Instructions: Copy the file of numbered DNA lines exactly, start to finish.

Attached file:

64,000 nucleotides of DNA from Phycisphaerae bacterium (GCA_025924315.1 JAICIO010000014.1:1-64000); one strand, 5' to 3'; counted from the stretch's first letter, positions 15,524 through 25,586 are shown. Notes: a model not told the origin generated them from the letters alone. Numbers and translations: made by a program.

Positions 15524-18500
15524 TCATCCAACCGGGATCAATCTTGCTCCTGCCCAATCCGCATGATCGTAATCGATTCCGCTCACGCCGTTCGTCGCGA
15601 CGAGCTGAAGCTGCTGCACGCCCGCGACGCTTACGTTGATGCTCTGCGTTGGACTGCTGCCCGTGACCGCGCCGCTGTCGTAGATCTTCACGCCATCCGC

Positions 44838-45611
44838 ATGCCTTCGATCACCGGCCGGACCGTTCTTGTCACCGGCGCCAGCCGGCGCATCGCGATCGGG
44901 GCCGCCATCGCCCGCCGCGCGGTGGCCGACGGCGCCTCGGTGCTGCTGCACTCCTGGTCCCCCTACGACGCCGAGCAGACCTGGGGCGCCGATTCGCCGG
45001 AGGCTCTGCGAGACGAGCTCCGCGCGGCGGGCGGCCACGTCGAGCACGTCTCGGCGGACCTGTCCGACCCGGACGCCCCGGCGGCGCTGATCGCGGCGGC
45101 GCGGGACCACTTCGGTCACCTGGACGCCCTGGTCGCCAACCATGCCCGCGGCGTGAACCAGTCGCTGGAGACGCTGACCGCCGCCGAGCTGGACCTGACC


64,000 nucleotides of DNA from Phycisphaerae bacterium (GCA_025924315.1 JAICIO010000014.1:1-64000); one strand, 5' to 3'; counted from the stretch's first letter, positions 15,524 through 25,586 are shown. Notes: a model not told the origin generated them from the letters alone. Numbers and translations: made by a program.

Positions 15524-18500
15524 TCATCCAACCGGGATCAATCTTGCTCCTGCCCAATCCGCATGATCGTAATCGATTCCGCTCACGCCGTTCGTCGCGA
15601 CGAGCTGAAGCTGCTGCACGCCCGCGACGCTTACGTTGATGCTCTGCGTTGGACTGCTGCCCGTGACCGCGCCGCTGTCGTAGATCTTCACGCCATCCGC

Positions 44838-45611
44838 ATGCCTTCGATCACCGGCCGGACCGTTCTTGTCACCGGCGCCAGCCGGCGCATCGCGATCGGG
44901 GCCGCCATCGCCCGCCGCGCGGTGGCCGACGGCGCCTCGGTGCTGCTGCACTCCTGGTCCCCCTACGACGCCGAGCAGACCTGGGGCGCCGATTCGCCGG
45001 AGGCTCTGCGAGACGAGCTCCGCGCGGCGGGCGGCCACGTCGAGCACGTCTCGGCGGACCTGTCCGACCCGGACGCCCCGGCGGCGCTGATCGCGGCGGC
45101 GCGGGACCACTTCGGTCACCTGGACGCCCTGGTCGCCAACCATGCCCGCGGCGTGAACCAGTCGCTGGAGACGCTGACCGCCGCCGAGCTGGACCTGACC